By convincing ourselves logically that the reality of a situation is much less grim than we make it out to be, we can contradict our pathological thoughts with concrete evidence of positivity, and reinforce our own positivity over negativity. That way we beat out pathological negativity, or “chronic despair”.

Hopelessness and despair are big aspects of depression and other mental illnesses. When you’re languishing in the combined symptoms and stigma of your mental diagnosis, it can be hard to be anything but grim. Positive psychology has thus developed as a symptom of therapeutic tools, practices and philosophies to change a person’s mindset to reintroduce hope, and combat irrational negativity.

When you’re languishing in the combined symptoms and stigma of your mental diagnosis, it can be hard to be anything but grim. Positive psychology has thus developed as a symptom of therapeutic tools, practices and philosophies to change a person’s mindset to reintroduce hope, and combat irrational negativity.

The Difference Between Being Positive and Always Being Positive

Because of the popularity of positive thinking and positivity as a major part of a person’s well-being, there has been a lot of criticism around positive psychology as being a form of self-delusion, often for the sake of perceived happiness in truly desperate situations. It has also been considered a snake oil tactic.

It has also been considered a snake oil tactic.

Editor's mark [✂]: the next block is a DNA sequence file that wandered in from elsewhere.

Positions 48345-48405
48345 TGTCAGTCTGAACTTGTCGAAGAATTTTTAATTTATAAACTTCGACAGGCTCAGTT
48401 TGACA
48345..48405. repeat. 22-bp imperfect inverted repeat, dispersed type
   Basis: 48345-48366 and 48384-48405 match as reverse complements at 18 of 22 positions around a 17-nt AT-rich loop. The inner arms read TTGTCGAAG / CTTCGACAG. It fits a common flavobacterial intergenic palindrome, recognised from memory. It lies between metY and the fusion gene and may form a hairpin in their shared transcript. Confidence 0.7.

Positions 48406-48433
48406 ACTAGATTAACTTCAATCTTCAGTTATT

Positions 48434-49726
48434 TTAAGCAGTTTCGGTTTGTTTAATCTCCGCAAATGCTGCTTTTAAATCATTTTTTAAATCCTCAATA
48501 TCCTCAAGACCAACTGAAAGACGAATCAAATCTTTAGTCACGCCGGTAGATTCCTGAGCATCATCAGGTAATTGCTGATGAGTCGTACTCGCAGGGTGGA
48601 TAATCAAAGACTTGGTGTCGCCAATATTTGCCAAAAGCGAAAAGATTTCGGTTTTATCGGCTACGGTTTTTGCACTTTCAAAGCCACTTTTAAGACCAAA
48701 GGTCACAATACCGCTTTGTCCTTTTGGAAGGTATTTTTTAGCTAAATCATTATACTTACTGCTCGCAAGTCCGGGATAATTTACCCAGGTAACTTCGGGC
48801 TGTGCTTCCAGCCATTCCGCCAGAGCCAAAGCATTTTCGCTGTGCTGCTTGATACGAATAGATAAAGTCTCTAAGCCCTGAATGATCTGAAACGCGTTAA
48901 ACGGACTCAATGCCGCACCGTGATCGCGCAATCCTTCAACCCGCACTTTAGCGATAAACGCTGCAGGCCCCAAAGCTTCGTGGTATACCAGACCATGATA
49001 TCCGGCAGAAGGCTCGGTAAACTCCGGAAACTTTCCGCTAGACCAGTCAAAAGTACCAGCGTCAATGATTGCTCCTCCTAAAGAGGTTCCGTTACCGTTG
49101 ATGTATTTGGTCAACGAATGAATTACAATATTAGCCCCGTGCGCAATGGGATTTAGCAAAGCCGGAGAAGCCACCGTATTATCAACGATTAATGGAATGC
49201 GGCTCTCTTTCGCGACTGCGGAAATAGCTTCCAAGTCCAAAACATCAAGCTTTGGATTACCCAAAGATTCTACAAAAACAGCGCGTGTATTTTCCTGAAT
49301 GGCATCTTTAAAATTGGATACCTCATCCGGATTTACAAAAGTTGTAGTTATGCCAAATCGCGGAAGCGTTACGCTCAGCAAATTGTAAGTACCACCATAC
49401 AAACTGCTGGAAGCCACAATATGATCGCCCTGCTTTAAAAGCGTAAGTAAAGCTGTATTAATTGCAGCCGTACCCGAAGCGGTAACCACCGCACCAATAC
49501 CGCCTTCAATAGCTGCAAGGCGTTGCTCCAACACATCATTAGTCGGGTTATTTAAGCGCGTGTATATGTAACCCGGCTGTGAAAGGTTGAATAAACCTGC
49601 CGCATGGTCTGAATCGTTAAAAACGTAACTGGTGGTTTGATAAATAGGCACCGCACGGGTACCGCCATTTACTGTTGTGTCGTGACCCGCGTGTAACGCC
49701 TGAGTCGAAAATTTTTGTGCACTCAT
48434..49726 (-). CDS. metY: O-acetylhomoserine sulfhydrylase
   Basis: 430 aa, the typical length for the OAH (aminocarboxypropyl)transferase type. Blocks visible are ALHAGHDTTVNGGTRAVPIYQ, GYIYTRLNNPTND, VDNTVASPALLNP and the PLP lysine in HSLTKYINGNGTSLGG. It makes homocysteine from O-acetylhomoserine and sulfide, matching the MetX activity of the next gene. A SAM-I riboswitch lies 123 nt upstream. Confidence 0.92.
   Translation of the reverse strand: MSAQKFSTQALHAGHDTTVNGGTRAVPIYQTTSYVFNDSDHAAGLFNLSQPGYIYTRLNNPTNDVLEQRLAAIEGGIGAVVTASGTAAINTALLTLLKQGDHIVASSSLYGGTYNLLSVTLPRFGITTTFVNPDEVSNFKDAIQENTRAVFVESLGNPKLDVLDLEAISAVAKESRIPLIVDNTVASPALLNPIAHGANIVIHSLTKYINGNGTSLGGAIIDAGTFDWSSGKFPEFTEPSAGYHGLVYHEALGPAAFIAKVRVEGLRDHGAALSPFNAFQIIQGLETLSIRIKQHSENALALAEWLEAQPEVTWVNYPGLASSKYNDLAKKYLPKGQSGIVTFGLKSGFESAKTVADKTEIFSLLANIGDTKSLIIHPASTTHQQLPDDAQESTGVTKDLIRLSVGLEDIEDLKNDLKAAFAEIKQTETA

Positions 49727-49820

There are people out there who peddle positivity as the end-all-be-all panacea to any situation – even a perfectly fine situation. This is a false understanding of how positivity should be applied on a psychological level. You see, it’s perfectly fine to be sad. It’s fine to be pessimistic at times. It’s fine to be angry, and discontent with where you are in life. You’re not meant to be happy with a crappy situation.

This is a false understanding of how positivity should be applied on a psychological level. You see, it’s perfectly fine to be sad. It’s fine to be pessimistic at times. It’s fine to be angry, and discontent with where you are in life. You’re not meant to be happy with a crappy situation.

You’re not meant to be happy with a crappy situation.

Positive psychology is about overwhelming negative pathological thinking. It’s about introducing hope in hopelessness. It’s about giving you the mental fortitude to get out of a desperate situation – it’s not about making you happy with a bad place in life, or about robbing you of the ability to resist and get angry. Positive thinking is also about improving your own self-esteem – which only promotes the healthy application of frustration and resistance to manipulation.